Stockholm/Hamburg/New York: January 19, 2021 - In a joint statement released today, 57 members of the World Future Council and recipients of the Right Livelihood Award called on governments to take action on nuclear risk reduction and disarmament in order to assure a sustainable future.
The statement was released to coincide with the inauguration of U.S. President Joseph Biden on January 20, the entry-into-force of the Treaty on the Prohibition of Nuclear Weapons (TPNW) on January 22, and the 75th Anniversary of the very first resolution of the United Nations General Assembly, UN Res 1 (1), which was adopted by consensus on January 24, 1946, establishing the global goal of the elimination of nuclear weapons and other weapons of mass destruction.
“The 1972 Biological and Toxin Weapons Convention (BTWC), with 183 States Parties, has abolished biological weapons, and the 1993 Chemical Weapons Convention (CWC), with 193 States Parties, has abolished chemical weapons,” says Paul Walker (USA), Vice Chair of the Arms Control Association and Right Livelihood Laureate in 2013. “It is now time to abolish the third class of weapons of mass destruction, nuclear weapons.”
“The 14,000 nuclear weapons possessed by nine nuclear-armed States pose an existential threat to humanity and to future generations,” says Maria Fernanda Espinosa, Member of the World Future Council and President of the 73rd UN General Assembly. “Nuclear weapons are useless in addressing the pandemic, consume financial and human resources required to stabilize the climate and achieve the Sustainable Development Goals, and are in direct breach of the UN Charter’s requirement that member states resolve their conflicts in peaceful ways without recourse to the threat or use of force.”
“Non-nuclear countries have taken an important step by negotiating the TPNW,” says Alyn Ware (New Zealand), Peace and Disarmament program Director for the World Future Council and Right Livelihood Laureate in 2009. “We encourage those ratifying the treaty to undertake effective implementation measures, including to prohibit the transit of nuclear weapons in their territorial land, air and seas, end public investments in the nuclear weapons industry and establish Ministerial positions for disarmament, as has been done in New Zealand.”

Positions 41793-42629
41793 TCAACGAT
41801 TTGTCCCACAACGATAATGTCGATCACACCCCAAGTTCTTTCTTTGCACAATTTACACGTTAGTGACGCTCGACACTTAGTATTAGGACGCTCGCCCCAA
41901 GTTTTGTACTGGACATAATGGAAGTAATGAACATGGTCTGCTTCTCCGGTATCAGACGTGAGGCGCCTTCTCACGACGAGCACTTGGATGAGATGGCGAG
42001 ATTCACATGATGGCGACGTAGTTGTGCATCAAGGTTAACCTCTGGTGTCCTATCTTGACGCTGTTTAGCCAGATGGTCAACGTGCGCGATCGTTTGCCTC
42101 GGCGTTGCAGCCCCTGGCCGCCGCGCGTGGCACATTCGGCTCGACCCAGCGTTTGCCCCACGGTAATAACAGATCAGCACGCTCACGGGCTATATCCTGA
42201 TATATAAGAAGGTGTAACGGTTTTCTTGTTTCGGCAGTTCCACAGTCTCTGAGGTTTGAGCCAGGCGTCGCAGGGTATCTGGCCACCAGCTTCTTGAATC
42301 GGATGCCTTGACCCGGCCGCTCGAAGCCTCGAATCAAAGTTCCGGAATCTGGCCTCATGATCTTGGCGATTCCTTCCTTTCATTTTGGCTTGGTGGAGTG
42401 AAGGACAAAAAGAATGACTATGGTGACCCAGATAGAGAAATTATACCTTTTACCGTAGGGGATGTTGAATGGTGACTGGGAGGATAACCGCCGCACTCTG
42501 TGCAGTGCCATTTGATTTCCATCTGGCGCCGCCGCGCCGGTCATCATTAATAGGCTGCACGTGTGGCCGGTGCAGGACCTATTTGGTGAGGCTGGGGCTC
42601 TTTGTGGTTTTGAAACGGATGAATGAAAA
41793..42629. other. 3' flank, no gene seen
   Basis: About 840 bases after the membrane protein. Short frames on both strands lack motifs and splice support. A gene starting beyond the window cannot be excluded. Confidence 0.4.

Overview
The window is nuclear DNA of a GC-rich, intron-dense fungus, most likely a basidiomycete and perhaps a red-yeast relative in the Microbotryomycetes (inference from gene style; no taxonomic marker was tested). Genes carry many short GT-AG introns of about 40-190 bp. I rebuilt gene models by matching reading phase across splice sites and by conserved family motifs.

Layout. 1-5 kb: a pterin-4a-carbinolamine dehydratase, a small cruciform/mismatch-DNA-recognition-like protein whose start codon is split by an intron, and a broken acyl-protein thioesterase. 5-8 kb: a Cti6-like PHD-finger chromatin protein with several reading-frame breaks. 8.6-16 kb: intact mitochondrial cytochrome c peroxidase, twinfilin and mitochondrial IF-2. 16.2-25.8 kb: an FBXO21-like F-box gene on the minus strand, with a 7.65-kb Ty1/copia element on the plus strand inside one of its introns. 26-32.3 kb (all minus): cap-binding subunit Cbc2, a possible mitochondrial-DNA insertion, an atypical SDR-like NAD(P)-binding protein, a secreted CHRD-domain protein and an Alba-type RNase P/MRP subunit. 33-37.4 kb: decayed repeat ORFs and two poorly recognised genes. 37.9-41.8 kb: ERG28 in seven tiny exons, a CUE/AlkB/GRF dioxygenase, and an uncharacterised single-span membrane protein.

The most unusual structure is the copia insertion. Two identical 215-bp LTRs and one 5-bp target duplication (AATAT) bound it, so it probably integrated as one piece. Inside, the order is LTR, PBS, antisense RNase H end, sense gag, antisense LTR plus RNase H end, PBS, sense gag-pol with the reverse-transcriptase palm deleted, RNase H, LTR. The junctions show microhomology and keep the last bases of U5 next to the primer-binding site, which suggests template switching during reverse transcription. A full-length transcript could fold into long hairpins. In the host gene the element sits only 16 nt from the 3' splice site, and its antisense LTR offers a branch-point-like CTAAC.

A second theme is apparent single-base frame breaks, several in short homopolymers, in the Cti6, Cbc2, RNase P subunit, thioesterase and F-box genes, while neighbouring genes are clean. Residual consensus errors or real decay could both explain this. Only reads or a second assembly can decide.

“Our generation has an obligation to continue and build upon the leadership of previous generations to rid our Earth of the menace posed by nuclear weapons, once and for all”, says Neshan Gunasekera, Member of the World Future Council and Board Member of International Association of Lawyers Against Nuclear Arms. “This obligation extends to all States, as customary international law prohibits the threat or use of nuclear weapons and requires their complete elimination. This has been affirmed by the International Court of Justice in 1996 and the UN Human Rights Committee in 2018.”
“Trump’s departure and a Democratic House and Senate challenges us to press Joe Biden to go far beyond the Obama administration, let alone Trump's (despite some disappointing carry-overs in personnel), in reducing risks of nuclear war," says Daniel Ellsberg, a former Defense Department consultant on nuclear war-plans, who later received the Right Livelihood Award, in part for having revealed the “Pentagon Papers.” “The US and other nuclear armed states should immediately commit to never initiate nuclear war or to “launch on warning" pre-emptively, take action to unilaterally eliminate land-based ICBMs and reduce their nuclear stockpiles well below “doomsday” capabilities, and commence urgent negotiations for the global prohibition and complete elimination of nuclear weapons, to be achieved as soon as possible."
"The threat of nuclear weapons is akin to the proverbial sword of Damocles that hangs by a thin thread over humanity," says Kehkashan Basu, Founder-President of Green Hope Foundation, Councillor of the World Future Council and Winner of the 2016 International Children’s Peace Prize. “At any moment the thread might snap, putting the entire human race in peril. If we have learned anything from the climate crisis, unprecedented biodiversity loss and the COVID-19 pandemic, it is that militarism and weapons, including nuclear weapons, are useless in addressing the key human security issues of today and tomorrow.”
The statement will be presented to the UN and member states in conjunction with a global event on January 25 for the Commemoration of the 75th anniversary of UN Resolution 1 (1).
See the full statement and list of endorsers here.